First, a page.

"I decided that I would be in such great condition for the next event I entered that there couldn't be any doubt as to who the winner was."
It was at that point in his training that Pete made his first trip to Florida to meet and train with Arthur Jones.
Pete had read some articles in Iron Man about Jones' Nautilus machines and his training principles and, ever ready to expand his training knowledge, Pete went to see first-hand what he could learn.
Pete was impressed with what he saw and returned to New York to tell Julie Levine about it. In April of that year, Pete and Julie returned to DeLand to purchase several machines for Julie's R&J Health Studio - the first Nautilus machines to appear in any East Coast gym (and probably the first to appear anywhere outside of DeLand).
"Julie has always believed that anything he could do to make his place the best place for his members to train would get to top priority - no matter what the expense was. He was certainly proved that at both of his clubs."
Pete trained using Jones' routine and machines and won the IFBB Junior Mr. America title a few months later. He returned to De Land and trained with Jones in preparation for the IFBB Mr. America event which was to be held four weeks later. However, he had to leave to take care of some personal matters and was only able to train with Jones for two weeks and then didn't train at all for the two weeks immediately before the contest. Pete was still able to come in second to Boyer Coe in his class.
Pete returned to the R&J and got in two weeks of serious training. He entered and won the WBBG Pro Mr. America title. Yes, the courage and determination that had characterized Pete's life was finally bringing him the greatness he deserved. Pete immediately set as his next goal the entering of the NABBA Mr. Universe event. He realized that he would face the best the world had to offer but he felt that he would train as hard as he could (something he had always done9 and would accept whatever decisions were made.
Pate placed fourth in the NABBA event which simply spurred him on with even greater determination to make 1972 the year he would win the title. But once again, the "gremlin"or whatever it is that seems to follow Pete around had determined otherwise. Pete, as open and honest as an individual can be, simply said, "I just look upon it as another one of my many unique experiences. It's what makes life interesting."
For, after a year of sweat and close attention to diet, and just a few days before he was to leave for London, the "roof fell in."
"My training had been going great and Julie and all of the guys at the R&J were telling me that I was in the best shape of my life. Then I started to feel kind of weak. At first, I attributed it to the diet and severe training sessions I had been having. But I had train hard before and it had never had that effect. When the spots in front of my eyes became larger than the weights I was using, I decided it was time to get a medical opinion. The opinion was very concise - hepatitis, and into the hospital."
Pete wasn't able to train for six months.
"I would keep running through workouts in my head. I kept telling myself that there would always be next year." Pete began training slowly and his muscles began to regain their former shape. He went back to London in 1973 even though he knew he wasn't in contest condition.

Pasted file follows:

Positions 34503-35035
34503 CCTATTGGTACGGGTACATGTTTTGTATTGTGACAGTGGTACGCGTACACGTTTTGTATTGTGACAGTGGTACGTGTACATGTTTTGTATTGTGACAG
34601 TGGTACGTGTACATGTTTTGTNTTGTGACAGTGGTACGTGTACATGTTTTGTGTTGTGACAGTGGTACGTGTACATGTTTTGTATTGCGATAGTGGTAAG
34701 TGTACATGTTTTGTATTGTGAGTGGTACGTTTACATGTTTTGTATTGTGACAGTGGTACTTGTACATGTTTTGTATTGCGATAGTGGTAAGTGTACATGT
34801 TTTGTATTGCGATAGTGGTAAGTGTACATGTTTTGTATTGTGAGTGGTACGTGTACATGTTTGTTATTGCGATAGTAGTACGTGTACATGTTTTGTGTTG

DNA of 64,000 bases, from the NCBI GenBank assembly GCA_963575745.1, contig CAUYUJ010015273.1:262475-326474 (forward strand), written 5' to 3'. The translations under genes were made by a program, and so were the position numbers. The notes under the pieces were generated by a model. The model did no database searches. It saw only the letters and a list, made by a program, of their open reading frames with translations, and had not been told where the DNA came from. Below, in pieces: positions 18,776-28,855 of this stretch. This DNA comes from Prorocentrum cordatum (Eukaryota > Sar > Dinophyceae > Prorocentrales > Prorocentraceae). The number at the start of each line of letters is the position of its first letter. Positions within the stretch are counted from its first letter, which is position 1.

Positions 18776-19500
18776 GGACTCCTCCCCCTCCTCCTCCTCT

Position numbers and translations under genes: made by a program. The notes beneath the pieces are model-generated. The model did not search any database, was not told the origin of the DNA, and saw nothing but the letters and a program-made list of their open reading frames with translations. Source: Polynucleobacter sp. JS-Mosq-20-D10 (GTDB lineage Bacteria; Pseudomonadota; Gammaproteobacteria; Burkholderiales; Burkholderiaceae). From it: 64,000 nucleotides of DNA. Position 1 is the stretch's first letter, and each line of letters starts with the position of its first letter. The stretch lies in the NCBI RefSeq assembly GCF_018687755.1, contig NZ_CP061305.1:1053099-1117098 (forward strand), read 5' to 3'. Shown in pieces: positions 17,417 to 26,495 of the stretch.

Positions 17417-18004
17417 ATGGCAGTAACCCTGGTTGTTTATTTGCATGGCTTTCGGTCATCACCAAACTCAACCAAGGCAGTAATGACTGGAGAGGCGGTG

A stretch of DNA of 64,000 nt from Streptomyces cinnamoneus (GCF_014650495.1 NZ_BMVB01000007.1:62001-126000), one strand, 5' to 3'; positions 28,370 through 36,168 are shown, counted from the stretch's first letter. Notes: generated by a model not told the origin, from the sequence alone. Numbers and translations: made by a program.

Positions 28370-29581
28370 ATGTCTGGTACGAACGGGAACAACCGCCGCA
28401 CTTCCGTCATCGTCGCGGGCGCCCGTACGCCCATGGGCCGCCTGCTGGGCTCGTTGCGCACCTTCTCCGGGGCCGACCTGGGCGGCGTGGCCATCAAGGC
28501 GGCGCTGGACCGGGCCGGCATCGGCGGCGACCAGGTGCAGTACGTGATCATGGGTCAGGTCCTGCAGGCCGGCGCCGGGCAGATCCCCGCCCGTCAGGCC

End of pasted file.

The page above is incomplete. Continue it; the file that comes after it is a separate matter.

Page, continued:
"The many friends I had made during my first trip there kept writing to me to come over and I decided that even if I didn't do anything in the contest, it would give me an opportunity to see them again."
Pete's 1973 London appearance didn't result in his placing but he felt it was a good opportunity to get his feet on a posing platform again. He fully intended to compete in the 1974 NABBA event in top condition. However, while he was able to train irregularly, his many business interests kept him flying back and forth across the country.
Pete placed fifth in his class, and while many competitors and officials complimented him on his greatly improved appearance, Pete is his own severest critic.
"While it was gratifying to receive all of those compliments, if I had looked as good as many people were kind enough to say, I would have done better."
Pete is beginning his serious training now (January) for the 1975 NABBA contest. "Barring anything unforeseen, I will compete and will be at my all-time best. The rest will be up to the judges."
Serious training for Pete Caputo involves workouts that readers would have to see in order to believe and even then, many would doubt what their eyes were telling them. When several of the Universe competitors saw Pete train after the contest, they just simply stood there in amazement, not believing that anyone could train that hard.
Pete's training system has evolved out of the teachings of Gironda and Jones and modified by what Pete has found works well for him. He trains on a split routine, taking three days to work all areas. He trains chest, back, and biceps on the first day, shoulders and triceps on the second day, and thighs, calves, forearms and abdominals on the third day.
He selects from six to eight exercises for each part and then does anywhere from six to ten sets of each exercise. He rests a MAXIMUM of TEN seconds between sets - carrying every set to failure. Pete begins each exercise with a weight that he can use for ten to twelve repetitions and drops the weight when the repetitions go below five.
Many times, he will rest no more than two or three seconds between sets. Pete doesn't time himself but just goes by instinct. I watched him complete forty eight sets of back work in thirty minutes! Obiously this is something that should be attempted only by really advanced trainees.
Pete's nutritional program has also evolved out of teachings of Vince Gironda and others, again modified by his won personal experiences. Pete tries to eat four meals daily. Each meal usually consists of one-half pound of meat, fish, or chicken, a salad, and a piece of fruit. Pete has found that it is not necessary for him to go to zero on his carbohydrates in order to get defined (with his training routine, Pete finds he needs some carbohydrates daily). He feels that steroid usage is totally unnecessary when proper nutrition is followed.
The fates have had their three chances to deprive Pete Caputo of the full measure of greatness he has trained so long and so hard for. They are the ones who have "struck out."
Will 1975 be the year that Pete's fantastic combination of size, shape, definition combination of size, shape, definition, and perfect symmetry enable him to wear the NABBA crown? One thing is certain. No one could deserve it more."
Mr Venice Beach, Winner
Mr America - IFBB, Medium, 3rd
Mr Eastern America - IFBB, Overall Winner
Junior Mr America - IFBB, Tall, 1st
Mr Pacific Coast - AAU, 4th
Mr America - IFBB, Medium, 2nd
Mr America - IFBB, Medium, 2nd
Mr America - IFBB, Medium, 2nd
Pro Mr America - WBBG, Winner
Mr Universe - NABBA, Medium, 4th
Mr International - WBBG, Medium, 3rd
Mr Universe - NABBA, Medium, 5th